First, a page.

When I was 12 I wanted to be the first female president of the United States. By the time I was 15 I set my sights on a new career field—and I was going to be a pediatric surgeon. When I was 19 I shifted yet again, and by then I was going to be a conflict journalist.
I know, I had a wide range of professional aspirations. But I was confident that I was destined for great things, so I had big dreams and plans to go along with them. I also had personal plans, and a timeline for those plans. I had plans to get married, have babies, and build a happy, healthy home. And I tried, at least, to check all the right boxes along the way—to get me to where I thought I was supposed to go.
By the time I was 21, I was tired of myself, and I was tired of thinking about my future. I was tired of planning how I was going to change the world. So I left college and I escaped to Ghana, to a world where I could learn to live in the moment and serve others, to a life where I could experience God’s pure, raw love. After a life-changing year away, I returned home and hit the ground running. I finished my journalism degree and then moved to D.C. for a job.
That was almost six years ago. And a lot has happened on my life to-do list since then. I have had several rewarding jobs (although maybe not quite as impressive as I once dreamed). I met Michael and we got married and had a perfect baby and bought a home.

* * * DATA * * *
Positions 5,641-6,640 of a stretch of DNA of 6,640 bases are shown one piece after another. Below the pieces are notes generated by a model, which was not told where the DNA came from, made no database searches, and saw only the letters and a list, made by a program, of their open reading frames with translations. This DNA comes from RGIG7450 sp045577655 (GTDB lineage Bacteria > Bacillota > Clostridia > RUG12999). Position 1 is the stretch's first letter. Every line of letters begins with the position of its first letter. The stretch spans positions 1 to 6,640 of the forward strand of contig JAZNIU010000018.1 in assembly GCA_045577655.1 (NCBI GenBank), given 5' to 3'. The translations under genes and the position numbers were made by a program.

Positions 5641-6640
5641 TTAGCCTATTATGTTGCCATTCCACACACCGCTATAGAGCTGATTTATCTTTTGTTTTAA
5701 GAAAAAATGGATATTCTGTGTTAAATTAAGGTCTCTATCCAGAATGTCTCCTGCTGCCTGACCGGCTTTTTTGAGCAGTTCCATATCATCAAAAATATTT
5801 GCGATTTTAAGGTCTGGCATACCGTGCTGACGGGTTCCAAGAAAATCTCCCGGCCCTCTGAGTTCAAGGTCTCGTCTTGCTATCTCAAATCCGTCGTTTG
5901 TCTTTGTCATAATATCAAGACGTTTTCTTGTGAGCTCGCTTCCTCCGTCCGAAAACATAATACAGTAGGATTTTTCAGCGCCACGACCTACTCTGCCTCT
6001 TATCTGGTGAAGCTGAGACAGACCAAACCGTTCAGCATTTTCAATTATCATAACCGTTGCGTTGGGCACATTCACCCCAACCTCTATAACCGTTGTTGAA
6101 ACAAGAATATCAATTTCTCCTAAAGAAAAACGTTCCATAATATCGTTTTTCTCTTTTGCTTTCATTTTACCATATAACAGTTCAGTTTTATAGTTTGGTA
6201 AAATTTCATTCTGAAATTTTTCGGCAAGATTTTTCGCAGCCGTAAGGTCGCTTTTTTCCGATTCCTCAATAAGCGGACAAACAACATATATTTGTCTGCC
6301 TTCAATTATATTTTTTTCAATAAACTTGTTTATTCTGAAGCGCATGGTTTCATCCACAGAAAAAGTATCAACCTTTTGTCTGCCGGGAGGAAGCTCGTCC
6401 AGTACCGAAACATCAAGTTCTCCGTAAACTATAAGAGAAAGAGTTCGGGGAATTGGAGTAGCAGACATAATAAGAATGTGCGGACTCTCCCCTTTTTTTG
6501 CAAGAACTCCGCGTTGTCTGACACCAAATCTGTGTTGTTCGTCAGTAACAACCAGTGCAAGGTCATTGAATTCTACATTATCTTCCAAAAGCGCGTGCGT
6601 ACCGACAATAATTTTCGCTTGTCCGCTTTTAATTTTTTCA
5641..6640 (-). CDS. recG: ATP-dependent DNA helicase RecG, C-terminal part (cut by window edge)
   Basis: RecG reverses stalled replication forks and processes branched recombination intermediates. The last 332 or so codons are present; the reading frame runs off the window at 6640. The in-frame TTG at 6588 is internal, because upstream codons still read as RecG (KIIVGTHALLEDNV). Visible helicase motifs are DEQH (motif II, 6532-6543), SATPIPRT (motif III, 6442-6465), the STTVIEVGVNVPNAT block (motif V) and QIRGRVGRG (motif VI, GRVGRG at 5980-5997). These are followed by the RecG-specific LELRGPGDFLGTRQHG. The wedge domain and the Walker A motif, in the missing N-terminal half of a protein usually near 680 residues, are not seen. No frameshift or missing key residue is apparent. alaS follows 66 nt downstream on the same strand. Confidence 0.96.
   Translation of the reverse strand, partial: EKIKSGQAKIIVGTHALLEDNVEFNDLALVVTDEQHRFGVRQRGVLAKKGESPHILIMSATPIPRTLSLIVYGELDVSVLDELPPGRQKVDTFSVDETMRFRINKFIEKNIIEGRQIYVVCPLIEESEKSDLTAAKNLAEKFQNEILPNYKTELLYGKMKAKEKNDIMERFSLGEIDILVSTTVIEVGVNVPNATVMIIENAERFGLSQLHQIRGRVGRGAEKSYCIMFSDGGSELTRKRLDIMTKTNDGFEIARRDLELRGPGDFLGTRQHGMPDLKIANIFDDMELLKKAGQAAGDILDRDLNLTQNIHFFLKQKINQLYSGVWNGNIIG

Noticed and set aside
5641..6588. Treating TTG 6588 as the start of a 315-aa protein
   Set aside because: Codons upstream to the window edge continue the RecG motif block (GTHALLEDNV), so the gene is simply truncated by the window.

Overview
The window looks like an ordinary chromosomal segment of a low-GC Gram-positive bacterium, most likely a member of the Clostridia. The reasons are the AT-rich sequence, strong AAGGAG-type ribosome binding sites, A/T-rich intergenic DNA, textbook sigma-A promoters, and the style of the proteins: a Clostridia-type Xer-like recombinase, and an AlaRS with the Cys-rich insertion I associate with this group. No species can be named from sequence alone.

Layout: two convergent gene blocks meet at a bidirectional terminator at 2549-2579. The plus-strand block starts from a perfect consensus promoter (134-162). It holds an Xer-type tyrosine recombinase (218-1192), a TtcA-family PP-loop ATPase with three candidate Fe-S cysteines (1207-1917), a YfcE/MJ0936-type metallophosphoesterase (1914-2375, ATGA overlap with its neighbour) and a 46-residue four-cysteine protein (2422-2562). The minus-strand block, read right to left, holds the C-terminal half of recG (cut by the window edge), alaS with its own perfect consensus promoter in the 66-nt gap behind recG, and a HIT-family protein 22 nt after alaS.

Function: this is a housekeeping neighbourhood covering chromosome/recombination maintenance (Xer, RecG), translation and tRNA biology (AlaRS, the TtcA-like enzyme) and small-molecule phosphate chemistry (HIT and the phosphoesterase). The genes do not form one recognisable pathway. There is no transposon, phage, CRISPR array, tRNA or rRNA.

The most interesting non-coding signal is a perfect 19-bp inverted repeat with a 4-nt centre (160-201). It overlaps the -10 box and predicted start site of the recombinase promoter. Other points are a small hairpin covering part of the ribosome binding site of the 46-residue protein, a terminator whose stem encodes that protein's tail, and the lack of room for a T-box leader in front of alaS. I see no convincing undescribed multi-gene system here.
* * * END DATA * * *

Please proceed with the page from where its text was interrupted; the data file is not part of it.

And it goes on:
But, I’m realizing now that I was so short sighted when I started making plans for the future as a 12 year old. You see, all along, my plans—and my vision—never extended past my 20s. I guess I figured everything that was supposed to happen, would happen by then. And all the rest would fall into place. Who was I kidding?
So now, I’m coming up on 30, and I’m feeling at a bit of a loss. Some might call this an identity crisis. All along I was making plans for what I wanted to be or what I wanted to do. But I never really considered the consequences of those actions, and how those plans would affect the person I was to become. I’m sure it was bound to happen, reaching this point of uncharted territory. But I have to be honest with you, for the first time in my life, I don’t know who I want to be or how I'm going to get there.